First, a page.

One of the most convincing arguments in favour of using blended learning is that you get to offer your learners an abundance of supplemental resources. Both blended learning and flipped classroom offer their fair share of benefits. However, choosing any greatly depends on the learning objectives and the needs of your learners as well as the resources available.
Lets explore how the two approaches work :
Blended learning involves online and face-to-face instruction. They are used alongside each other in order to provide a comprehensive learning experience. To put this into perspective, a trainer might give learners a list of online resources they can use to broaden their understanding of the topic, or ask them to complete an online group project that centers on a topic they are currently discussing .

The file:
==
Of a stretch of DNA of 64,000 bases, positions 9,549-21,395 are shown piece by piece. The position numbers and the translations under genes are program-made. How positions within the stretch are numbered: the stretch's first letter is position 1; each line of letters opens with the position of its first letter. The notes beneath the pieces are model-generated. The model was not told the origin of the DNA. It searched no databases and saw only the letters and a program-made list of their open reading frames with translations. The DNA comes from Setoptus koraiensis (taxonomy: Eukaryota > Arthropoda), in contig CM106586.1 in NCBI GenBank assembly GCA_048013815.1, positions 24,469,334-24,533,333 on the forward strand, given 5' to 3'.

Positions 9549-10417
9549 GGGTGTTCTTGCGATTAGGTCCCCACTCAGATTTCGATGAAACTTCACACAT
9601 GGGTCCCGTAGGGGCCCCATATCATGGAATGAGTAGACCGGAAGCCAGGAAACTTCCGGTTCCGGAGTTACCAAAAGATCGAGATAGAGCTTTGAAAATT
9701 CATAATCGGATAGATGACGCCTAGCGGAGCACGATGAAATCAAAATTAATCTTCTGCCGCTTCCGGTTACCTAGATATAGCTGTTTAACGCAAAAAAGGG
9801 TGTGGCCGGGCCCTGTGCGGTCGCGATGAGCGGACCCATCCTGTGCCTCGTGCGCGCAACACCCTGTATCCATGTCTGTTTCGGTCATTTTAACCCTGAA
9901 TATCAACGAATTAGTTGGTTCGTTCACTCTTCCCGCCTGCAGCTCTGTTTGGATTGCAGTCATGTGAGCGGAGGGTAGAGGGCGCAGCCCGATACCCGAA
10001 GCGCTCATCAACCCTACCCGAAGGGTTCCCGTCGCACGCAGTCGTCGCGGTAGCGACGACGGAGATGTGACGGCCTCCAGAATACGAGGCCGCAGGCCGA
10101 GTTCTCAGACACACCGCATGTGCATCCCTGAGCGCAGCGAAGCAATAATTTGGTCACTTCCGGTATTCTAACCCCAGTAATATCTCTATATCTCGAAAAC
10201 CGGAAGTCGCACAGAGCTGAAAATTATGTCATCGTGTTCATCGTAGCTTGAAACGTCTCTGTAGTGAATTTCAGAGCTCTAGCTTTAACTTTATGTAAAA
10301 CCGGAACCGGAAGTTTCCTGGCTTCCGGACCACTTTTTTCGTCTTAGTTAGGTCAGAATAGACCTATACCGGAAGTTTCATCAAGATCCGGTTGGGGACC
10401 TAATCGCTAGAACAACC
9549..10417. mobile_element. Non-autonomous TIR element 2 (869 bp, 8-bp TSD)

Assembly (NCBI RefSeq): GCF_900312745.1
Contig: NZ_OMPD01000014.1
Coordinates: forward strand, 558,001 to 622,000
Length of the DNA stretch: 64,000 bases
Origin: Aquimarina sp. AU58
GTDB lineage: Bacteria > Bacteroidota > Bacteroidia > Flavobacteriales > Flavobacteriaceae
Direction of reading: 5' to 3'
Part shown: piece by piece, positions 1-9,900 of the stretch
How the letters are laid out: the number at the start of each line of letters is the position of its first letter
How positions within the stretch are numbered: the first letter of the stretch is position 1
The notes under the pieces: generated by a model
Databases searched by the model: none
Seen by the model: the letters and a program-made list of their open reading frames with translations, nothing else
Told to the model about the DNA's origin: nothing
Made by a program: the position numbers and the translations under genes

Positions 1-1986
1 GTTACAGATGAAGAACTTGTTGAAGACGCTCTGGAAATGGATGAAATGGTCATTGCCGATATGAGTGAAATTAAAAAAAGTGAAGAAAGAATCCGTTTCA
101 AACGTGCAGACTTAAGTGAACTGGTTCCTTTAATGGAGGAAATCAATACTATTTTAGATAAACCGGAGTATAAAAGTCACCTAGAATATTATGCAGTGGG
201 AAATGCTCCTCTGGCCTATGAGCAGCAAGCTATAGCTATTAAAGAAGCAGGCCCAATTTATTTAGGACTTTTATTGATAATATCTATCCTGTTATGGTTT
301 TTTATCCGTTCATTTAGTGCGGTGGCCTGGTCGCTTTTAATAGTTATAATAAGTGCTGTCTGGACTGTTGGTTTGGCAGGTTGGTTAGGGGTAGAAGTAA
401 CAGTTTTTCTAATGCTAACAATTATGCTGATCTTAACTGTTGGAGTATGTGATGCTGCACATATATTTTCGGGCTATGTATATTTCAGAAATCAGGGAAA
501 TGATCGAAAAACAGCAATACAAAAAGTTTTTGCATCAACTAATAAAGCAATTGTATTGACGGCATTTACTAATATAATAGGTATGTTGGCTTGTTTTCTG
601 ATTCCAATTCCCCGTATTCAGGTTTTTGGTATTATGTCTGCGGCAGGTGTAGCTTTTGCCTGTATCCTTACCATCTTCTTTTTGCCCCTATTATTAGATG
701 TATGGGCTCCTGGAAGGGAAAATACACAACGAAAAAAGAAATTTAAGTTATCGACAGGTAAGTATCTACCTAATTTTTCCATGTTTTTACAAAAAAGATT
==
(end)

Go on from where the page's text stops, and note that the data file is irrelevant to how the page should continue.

On the other hand, flipped learning also known as flipped classroom is a bit clear cut , there is a divide between the technology and face to face elements of the learning experience. , a learner is asked to watch an e — learning video or participate in another online learning exercise BEFORE coming to class . In most cases the knowledge that is acquired online is applied in the classroom.
A teacher needs to understand both approaches to know which suits their teaching style. Blended learning offers a fluid combination of online resources and face-to-face teaching, resulting in a customised learning experience. While flipped learning is a bit more rigid, learners use online resources (notes, video lectures) to grasp concepts and then apply this knowledge in the classroom.
The key differences between a blended learning model and flipped classroom are not fundamental to making one superior over the other, both methods are effective and each has its pros and cons. The best approach depends on your goals and the type of student you teach.